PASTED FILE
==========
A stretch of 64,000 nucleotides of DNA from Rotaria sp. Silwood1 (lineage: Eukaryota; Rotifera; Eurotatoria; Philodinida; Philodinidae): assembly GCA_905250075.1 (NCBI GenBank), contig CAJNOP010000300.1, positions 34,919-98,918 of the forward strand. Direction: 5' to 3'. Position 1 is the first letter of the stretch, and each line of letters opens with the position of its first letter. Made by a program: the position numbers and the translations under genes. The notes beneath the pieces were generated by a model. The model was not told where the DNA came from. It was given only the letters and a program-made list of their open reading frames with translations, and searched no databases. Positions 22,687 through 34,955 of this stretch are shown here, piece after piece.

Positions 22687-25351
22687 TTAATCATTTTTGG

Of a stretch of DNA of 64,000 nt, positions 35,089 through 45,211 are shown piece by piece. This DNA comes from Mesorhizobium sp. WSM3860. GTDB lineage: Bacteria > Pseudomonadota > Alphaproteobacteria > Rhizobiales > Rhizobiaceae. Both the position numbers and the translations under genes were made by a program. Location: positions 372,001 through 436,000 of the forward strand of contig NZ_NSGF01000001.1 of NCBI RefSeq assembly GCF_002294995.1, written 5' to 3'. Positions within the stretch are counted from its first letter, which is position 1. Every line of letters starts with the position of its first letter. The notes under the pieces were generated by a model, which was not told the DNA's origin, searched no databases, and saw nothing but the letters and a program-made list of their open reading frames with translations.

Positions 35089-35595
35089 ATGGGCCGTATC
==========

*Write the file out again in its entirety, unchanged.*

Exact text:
A stretch of 64,000 nucleotides of DNA from Rotaria sp. Silwood1 (lineage: Eukaryota; Rotifera; Eurotatoria; Philodinida; Philodinidae): assembly GCA_905250075.1 (NCBI GenBank), contig CAJNOP010000300.1, positions 34,919-98,918 of the forward strand. Direction: 5' to 3'. Position 1 is the first letter of the stretch, and each line of letters opens with the position of its first letter. Made by a program: the position numbers and the translations under genes. The notes beneath the pieces were generated by a model. The model was not told where the DNA came from. It was given only the letters and a program-made list of their open reading frames with translations, and searched no databases. Positions 22,687 through 34,955 of this stretch are shown here, piece after piece.

Positions 22687-25351
22687 TTAATCATTTTTGG

Of a stretch of DNA of 64,000 nt, positions 35,089 through 45,211 are shown piece by piece. This DNA comes from Mesorhizobium sp. WSM3860. GTDB lineage: Bacteria > Pseudomonadota > Alphaproteobacteria > Rhizobiales > Rhizobiaceae. Both the position numbers and the translations under genes were made by a program. Location: positions 372,001 through 436,000 of the forward strand of contig NZ_NSGF01000001.1 of NCBI RefSeq assembly GCF_002294995.1, written 5' to 3'. Positions within the stretch are counted from its first letter, which is position 1. Every line of letters starts with the position of its first letter. The notes under the pieces were generated by a model, which was not told the DNA's origin, searched no databases, and saw nothing but the letters and a program-made list of their open reading frames with translations.

Positions 35089-35595
35089 ATGGGCCGTATC